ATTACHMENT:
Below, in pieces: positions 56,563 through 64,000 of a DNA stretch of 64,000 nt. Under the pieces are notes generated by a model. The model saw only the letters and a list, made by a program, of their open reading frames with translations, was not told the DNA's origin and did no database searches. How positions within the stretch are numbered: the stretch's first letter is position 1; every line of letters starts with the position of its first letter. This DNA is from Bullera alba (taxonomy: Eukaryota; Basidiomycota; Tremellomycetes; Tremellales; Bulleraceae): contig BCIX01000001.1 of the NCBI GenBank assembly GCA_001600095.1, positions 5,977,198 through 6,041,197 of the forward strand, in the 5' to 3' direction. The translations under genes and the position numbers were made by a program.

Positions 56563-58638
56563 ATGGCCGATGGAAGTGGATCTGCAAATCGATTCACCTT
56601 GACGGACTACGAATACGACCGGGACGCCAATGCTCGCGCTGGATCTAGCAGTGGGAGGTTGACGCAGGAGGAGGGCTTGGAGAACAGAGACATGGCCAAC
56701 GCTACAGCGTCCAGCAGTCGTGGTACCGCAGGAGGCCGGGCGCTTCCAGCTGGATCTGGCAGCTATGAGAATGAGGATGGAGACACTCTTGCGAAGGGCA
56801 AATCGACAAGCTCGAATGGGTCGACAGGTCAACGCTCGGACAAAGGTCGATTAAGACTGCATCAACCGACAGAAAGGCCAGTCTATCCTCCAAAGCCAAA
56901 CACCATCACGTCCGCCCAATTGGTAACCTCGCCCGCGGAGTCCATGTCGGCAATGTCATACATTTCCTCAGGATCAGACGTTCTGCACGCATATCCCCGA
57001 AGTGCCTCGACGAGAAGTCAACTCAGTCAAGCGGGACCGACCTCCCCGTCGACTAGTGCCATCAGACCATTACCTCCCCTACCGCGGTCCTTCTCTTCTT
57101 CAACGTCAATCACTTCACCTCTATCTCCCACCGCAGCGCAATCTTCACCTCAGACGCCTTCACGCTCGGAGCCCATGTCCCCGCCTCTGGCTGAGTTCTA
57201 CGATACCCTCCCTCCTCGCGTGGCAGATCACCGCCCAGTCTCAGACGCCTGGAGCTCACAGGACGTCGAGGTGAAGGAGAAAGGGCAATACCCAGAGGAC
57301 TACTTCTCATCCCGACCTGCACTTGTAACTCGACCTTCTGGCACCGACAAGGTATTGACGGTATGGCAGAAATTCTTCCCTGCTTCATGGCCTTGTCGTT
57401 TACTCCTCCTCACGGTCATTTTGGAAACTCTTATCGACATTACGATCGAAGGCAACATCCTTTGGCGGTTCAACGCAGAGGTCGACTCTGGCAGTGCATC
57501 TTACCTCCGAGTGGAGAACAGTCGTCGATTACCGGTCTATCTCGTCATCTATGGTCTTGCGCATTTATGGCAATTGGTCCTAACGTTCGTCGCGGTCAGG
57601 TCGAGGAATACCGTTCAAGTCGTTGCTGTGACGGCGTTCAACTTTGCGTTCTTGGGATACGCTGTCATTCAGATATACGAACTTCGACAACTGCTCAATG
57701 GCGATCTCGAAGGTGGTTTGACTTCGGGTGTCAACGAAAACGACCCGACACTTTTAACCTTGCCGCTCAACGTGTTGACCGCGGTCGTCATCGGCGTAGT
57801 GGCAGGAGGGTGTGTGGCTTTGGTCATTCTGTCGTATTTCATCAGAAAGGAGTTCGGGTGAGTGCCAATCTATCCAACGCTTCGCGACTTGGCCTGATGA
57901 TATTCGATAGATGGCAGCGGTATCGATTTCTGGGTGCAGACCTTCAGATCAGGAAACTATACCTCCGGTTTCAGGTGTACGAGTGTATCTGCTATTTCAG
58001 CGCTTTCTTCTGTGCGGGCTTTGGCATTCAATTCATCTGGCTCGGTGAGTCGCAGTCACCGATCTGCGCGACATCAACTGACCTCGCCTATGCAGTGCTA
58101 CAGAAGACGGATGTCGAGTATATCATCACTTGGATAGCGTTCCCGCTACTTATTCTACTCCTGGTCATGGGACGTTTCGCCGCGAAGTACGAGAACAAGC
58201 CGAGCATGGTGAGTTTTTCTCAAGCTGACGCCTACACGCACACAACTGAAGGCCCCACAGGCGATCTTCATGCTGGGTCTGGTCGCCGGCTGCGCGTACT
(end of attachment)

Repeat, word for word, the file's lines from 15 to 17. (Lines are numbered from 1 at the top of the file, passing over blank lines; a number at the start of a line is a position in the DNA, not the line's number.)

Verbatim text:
57701 GCGATCTCGAAGGTGGTTTGACTTCGGGTGTCAACGAAAACGACCCGACACTTTTAACCTTGCCGCTCAACGTGTTGACCGCGGTCGTCATCGGCGTAGT
57801 GGCAGGAGGGTGTGTGGCTTTGGTCATTCTGTCGTATTTCATCAGAAAGGAGTTCGGGTGAGTGCCAATCTATCCAACGCTTCGCGACTTGGCCTGATGA
57901 TATTCGATAGATGGCAGCGGTATCGATTTCTGGGTGCAGACCTTCAGATCAGGAAACTATACCTCCGGTTTCAGGTGTACGAGTGTATCTGCTATTTCAG